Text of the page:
Editor in Chief
- Dec 30, 2010
- Reaction score
- Austin, TX
We barely saved the internet from a nightmare catastrophe in the form of SOPA, and now it looks like there is another more insidious bill being proposed by none other than Senator Lamar Smith (R), the same fellow who proposed SOPA. This one is titled H.R. 1981, and from the surface it looks innocent enough, and even a worthy cause... nabbing scum-bag child pornographers. The bill is called “Protecting Children From Internet Pornographers Act of 2011," which is definitely a goal just about anyone can get behind. Unfortunately, the particular wording behind this one tries to hide some ridiculous abuse of personal rights, and disguise it as a means to protect the innocent.
The problem with this bill, is that its current wording would "require Internet service providers to capture credit card data, bank statements, IP information and search history from every user and keep it on hand for 18 months." Of course, to try and placate the obvious and immediate response that most people will have about this massive breach of privacy, they did add into the bill that those ISP's should keep that information stored "in a safe place." Obviously, this doesn't really do anything to mitigate the fact that this information is basically stolen from the user. The intention of the law is to be able to keep tabs on potential child pornographers and prosecute them "after-the-fact" so that even if they destroyed any incriminating evidence on their own personal computer, there would still be backup proof of the offense. Also, under this bill, the US Government would have access to that data without a warrant, so yes indeed it gets worse.
Of course, it becomes painfully obvious of the numerous reasons why this is such a bad piece of legislation. First, it really does nothing to combat child pornography, but instead effectively watches everyone, regardless if they have done something wrong. Talk about "Big Brother"... And, this wouldn't really deter or successfully catch child pornographers anyway, because their info would simply be hidden amongst a "pile" of millions of other bits of data, and most child-pornographers don't ever use their own home internet anyway.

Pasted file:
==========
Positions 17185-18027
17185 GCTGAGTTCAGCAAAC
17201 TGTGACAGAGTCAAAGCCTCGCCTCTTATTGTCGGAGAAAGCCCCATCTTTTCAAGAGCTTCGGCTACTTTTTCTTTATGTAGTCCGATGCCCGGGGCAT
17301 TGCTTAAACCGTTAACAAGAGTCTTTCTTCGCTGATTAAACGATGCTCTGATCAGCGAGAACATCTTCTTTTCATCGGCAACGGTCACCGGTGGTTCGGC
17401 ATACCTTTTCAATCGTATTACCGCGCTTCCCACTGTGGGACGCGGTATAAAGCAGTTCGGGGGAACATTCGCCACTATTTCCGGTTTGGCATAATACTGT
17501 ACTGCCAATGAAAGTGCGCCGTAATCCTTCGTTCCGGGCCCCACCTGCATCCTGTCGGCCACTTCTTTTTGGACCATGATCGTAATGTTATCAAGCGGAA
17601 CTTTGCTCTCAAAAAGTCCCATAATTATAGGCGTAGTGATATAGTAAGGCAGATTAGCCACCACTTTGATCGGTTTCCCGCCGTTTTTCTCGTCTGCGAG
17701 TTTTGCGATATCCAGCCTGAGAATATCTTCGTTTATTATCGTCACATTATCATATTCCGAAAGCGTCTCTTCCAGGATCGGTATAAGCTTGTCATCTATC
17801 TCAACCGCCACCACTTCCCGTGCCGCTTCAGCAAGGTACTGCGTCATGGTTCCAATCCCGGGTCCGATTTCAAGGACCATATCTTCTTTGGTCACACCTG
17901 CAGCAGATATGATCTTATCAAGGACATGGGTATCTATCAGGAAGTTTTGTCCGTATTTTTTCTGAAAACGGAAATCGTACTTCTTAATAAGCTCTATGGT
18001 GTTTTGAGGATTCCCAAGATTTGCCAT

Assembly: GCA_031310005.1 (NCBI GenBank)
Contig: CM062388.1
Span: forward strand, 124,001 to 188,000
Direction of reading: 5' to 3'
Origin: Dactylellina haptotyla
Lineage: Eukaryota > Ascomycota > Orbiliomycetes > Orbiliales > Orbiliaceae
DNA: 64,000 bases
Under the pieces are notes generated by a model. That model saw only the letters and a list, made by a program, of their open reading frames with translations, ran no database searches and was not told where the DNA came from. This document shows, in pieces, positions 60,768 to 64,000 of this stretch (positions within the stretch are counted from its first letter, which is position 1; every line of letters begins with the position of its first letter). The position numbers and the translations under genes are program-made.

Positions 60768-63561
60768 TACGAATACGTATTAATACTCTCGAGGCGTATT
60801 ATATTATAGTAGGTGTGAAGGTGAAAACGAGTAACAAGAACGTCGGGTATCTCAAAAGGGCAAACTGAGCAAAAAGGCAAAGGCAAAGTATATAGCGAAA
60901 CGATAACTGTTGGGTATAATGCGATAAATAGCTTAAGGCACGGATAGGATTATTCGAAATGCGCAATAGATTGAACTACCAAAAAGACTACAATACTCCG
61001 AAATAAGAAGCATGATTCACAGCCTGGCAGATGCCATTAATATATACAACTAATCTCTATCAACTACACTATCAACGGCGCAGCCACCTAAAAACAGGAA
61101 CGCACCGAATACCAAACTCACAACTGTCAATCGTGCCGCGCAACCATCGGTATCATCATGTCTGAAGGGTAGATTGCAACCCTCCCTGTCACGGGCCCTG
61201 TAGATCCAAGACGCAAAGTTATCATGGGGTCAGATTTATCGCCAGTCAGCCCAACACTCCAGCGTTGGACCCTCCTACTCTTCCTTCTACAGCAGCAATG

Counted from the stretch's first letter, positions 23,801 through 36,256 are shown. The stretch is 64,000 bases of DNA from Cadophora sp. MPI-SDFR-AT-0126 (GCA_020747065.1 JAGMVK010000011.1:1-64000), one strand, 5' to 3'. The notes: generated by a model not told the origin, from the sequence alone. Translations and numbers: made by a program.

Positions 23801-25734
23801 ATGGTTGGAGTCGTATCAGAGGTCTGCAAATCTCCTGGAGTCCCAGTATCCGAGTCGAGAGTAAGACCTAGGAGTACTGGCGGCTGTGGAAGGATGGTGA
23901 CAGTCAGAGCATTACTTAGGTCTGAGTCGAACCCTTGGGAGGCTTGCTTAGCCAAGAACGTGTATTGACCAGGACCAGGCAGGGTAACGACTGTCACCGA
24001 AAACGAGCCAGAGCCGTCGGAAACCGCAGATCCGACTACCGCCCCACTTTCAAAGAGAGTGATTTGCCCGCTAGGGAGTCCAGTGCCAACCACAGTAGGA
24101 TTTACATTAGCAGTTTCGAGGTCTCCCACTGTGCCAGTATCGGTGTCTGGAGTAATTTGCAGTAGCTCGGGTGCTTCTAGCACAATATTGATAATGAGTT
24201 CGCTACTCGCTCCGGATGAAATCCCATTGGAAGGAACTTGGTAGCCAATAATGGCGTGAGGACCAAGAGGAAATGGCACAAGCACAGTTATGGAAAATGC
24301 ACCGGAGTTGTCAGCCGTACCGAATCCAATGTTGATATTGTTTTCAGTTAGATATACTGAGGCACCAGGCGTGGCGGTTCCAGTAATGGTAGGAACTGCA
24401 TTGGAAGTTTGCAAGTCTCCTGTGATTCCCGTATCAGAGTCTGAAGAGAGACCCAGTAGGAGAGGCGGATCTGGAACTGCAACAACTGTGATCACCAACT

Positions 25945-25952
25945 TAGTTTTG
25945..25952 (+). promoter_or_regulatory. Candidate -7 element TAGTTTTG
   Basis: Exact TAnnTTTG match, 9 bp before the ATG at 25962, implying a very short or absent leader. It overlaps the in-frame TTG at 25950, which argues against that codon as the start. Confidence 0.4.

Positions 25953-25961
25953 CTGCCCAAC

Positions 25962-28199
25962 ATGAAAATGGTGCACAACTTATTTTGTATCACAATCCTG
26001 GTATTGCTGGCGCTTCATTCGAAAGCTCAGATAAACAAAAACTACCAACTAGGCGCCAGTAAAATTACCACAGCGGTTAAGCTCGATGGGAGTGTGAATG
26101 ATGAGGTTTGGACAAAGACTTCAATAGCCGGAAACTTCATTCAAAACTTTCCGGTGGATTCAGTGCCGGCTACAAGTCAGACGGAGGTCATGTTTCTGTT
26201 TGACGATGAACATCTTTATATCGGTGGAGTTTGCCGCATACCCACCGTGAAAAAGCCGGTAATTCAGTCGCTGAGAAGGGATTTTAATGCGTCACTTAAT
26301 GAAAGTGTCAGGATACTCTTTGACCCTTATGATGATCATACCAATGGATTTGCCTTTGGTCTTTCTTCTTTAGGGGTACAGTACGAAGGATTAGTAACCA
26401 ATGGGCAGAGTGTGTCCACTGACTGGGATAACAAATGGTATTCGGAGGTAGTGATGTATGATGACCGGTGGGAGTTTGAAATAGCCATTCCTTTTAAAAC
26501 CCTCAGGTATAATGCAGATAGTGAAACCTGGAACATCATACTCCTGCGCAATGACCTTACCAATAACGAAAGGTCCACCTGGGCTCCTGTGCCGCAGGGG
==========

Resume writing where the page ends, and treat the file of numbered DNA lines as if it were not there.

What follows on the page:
In fact, one of the first things this bill would do would be to effectively annihilate Internet commerce, because who is going to want to make purchases online when they know that all their banking and credit card information will be stored for anyone with "authorization" to snoop through. Of course, there is the whole other stupid part of requiring the ISP's to "store the information securely", because, of course, no company out in the world ever gets hacked, right? I am looking at you Sony, ComCast, etc. With this bill, the number of ways for your information to be stolen by hackers goes up dramatically.
Sadly, this bill exists because many of our "representatives" in Congress, regardless of party, (especially folks like Lamar Smith), are so out of touch with today's technology that they simply do not comprehend what they are doing when proposing these thermonuclear style laws. Luckily, this bill has not come up for a vote yet, but surprisingly (or not surprisingly) it did pass its initial committee. Ironically, there was a bill similar to this brought forward in the past, called the Child Online Protection Act, which was blocked by the Supreme Court, and this bill is actually worse than that one!
Make no mistake, fighting child porn is a noble cause, but this brute-force style approach is not only an attack on the soul of the Internet, but an attack on the Constitution as well. We need to look at realistic solutions using advancements in technology. Dragging our civil liberties through a meat-grinder makes you wonder how on earth people like Lamar Smith got elected to begin with.